• A lot of the research discusses a potential placebo effect to help explain the benefits of kinesio tape

Take home message:

Kinesio tape is inexpensive, noninvasive, and has little to no side effects (there is a potential for skin irritation). Therefore, it is a safe and effective treatment option for pain relief, improvement in range of motion and correction of joint alignment. Future research may show beneficial effects on swelling, lymphatic drainage and facilitation of muscles.

References:

Choon Wyn Lim et al. (2015). Kinesio taping in musculoskeletal pain and disability that lasts for more than 4 weeks: Is it time to peel off the tape and throw it out with the sweat? A systematic review with meta-analysis focused on pain and also methods of tape application. British Journal of Sports Medicine. 

Montalvo, E. Cara and G. Myer. Effect of kinesiology taping on pain in individuals with musculoskeletal injuries: Systematic Review and Meta-analysis. Physician and Sports Medicine.  2014. Vol 42. Issue 2. P. 48-52.

Taylor et al. (2014). A Scoping Review of the use of Elastic Therapeutic Tape for Neck and Upper Extremity Conditions. Journal of Hand Therapy.

Barton, et al. (2014). Patellar taping for patellofemoral pain: a systematic review and meta-analysis to evaluate clinical outcomes and biomechanical mechanisms. British Journal of Sports Medicine, 48(6), 417-424.

Kalron and S. Bar-Sela. A Systematic Review of the Effectiveness of Kinesio Taping-Fact or Fasion? European Journal of Physical and Rehabilitation Medicine. 2013. Vol. 49. Issue 5. P. 699-709.

Csapo et al. (2015). Effects of Kinesio taping on skeletal muscle strength – a meta-analysis of current evidence. Journal of Science and Medicine in Sport, 18(4), 450-456.

ice therapy Sheddon Physioyherapy Sports Clinic Oakville Mississauga

To ice, or not to ice?

We’ve all twisted an ankle and instinctively grabbed some ice to make it feel better. We never questioned whether it was working; it was just common sense that icing it was the best thing to do. Is it possible that all these years we’ve had it wrong? Lately, there has been a lot of coverage in the media surrounding the use of ice post-injury and whether or not it actually works. Some researchers, trainers, professional athletes and therapists are supporting the idea that you should toss out your ice packs and eat those frozen peas because they won’t help your injury and may actually be making it worse. What has lead to this new way of thinking and is it supported by research?

The Healing Process

Let’s start with the basics. Once a tissue is injured the body will respond by increasing blood flow to the area and sending specific cells to start the repair process. Unfortunately, this leads to inflammation, redness, pain and increased temperature at the injury site. For years, ice has been used during this stage of healing to limit swelling and reduce pain. The two fundamental effects of icing an acute injury are 1. vasoconstriction of blood vessels, which will decrease the blood flow to the area; hence limiting the amount of swelling, and 2. Ice will block and reduce pain by decreasing nerve impulses. We know physiologically what ice does, but practically, does the research evidence support these findings?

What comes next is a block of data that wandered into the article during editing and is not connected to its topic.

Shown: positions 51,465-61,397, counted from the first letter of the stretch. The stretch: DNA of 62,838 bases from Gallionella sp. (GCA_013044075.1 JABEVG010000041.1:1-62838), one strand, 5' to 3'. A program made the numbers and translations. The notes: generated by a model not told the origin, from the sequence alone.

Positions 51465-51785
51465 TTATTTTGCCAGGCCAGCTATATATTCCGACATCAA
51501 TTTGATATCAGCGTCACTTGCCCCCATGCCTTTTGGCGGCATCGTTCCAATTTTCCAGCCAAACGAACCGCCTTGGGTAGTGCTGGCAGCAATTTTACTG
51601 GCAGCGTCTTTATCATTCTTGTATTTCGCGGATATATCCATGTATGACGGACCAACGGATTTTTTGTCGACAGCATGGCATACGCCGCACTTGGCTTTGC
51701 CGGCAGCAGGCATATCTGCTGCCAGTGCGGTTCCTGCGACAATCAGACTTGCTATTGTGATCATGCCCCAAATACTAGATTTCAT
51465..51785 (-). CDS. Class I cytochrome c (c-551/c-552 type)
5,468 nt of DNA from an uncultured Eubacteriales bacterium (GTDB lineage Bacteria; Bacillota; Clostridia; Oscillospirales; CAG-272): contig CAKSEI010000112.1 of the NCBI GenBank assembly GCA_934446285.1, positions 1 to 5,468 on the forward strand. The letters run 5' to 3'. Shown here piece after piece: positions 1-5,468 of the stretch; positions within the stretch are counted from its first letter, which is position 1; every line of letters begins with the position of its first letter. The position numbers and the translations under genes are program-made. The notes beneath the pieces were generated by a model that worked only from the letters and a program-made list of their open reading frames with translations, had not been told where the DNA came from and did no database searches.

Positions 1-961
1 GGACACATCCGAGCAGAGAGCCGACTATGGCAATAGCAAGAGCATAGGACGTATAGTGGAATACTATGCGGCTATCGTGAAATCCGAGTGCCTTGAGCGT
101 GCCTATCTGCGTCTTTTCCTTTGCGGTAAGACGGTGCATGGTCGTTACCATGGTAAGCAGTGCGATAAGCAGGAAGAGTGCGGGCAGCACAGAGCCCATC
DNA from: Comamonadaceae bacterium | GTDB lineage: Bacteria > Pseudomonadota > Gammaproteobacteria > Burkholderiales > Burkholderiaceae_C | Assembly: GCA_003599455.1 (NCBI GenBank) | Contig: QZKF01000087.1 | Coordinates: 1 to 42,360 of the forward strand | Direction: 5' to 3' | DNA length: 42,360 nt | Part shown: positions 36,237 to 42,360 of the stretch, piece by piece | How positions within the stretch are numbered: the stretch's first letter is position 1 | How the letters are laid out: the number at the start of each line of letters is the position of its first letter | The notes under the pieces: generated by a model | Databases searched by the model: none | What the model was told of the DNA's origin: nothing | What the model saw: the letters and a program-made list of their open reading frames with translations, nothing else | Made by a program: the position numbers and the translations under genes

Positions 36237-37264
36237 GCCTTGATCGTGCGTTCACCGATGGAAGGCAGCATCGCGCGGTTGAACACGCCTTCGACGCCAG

What does the research say?

Unfortunately, there is not a lot of high quality research surrounding this topic, which makes it hard to come to any conclusions. Maclean’s magazine recently published an article on why icing doesn’t help injuries. However, they only cited two research articles to support their claim along with anecdotal evidence. A study by Tseng et al., (2013) continually gets cited to support the “ice is bad” claim. The study was conducted on only 11 healthy subjects, which found icing delayed recovery from eccentric exercise-induced muscle damage. This isn’t a huge sample size to hang your hat on such a claim. They also cited Bleakley et al., (2004), who conducted a review of the literature and found insufficient evidence on the benefits of icing post-injury. More recently, Collins (2008) review of the literature showed that there was sufficient research to support that modest icing helped reduce swelling, but excessive and prolonged icing was damaging to the injured tissue. Furthermore, Hubbard et al., (2004) conducted a review of the literature and showed that icing soon after injury was effective in speeding up return to play. They hypothesized that the quicker return to play was due to better pain control.

Take home message

Ice is beneficial during the early phases of healing in order to control excessive inflammation and help with pain control. However, long term, it has been shown that prolonged use of ice can interfere with blood flow and the delivery of cells and oxygen needed to stimulate tissue formation and healing. Should you toss out your ice packs? Probably not. Ice is still beneficial for acute swelling and pain control, and at the very least, for keeping your beverage cold long-term!!

Bleakley et al., (2004). The use of ice in the treatment of acute soft tissue injury. A systematic review. The American Journal of Sports medicine. 251-261.

Collins, N.C. (2008).Is ice right? Does cryotherapy improve outcome for acute soft tissue injury? Emergency medicine Journal. 65-68.

Hubbard et al., (2004). Does cryotherapy hasten return to participation? A systematic review. Journal of Athletic Training. 39(1): 88-94.

Tseng et al., (2013). Topical cooling (icing) delays recovery from eccentric exercise-induced muscle damage. Journal of strength and conditioning research. 1354-1361.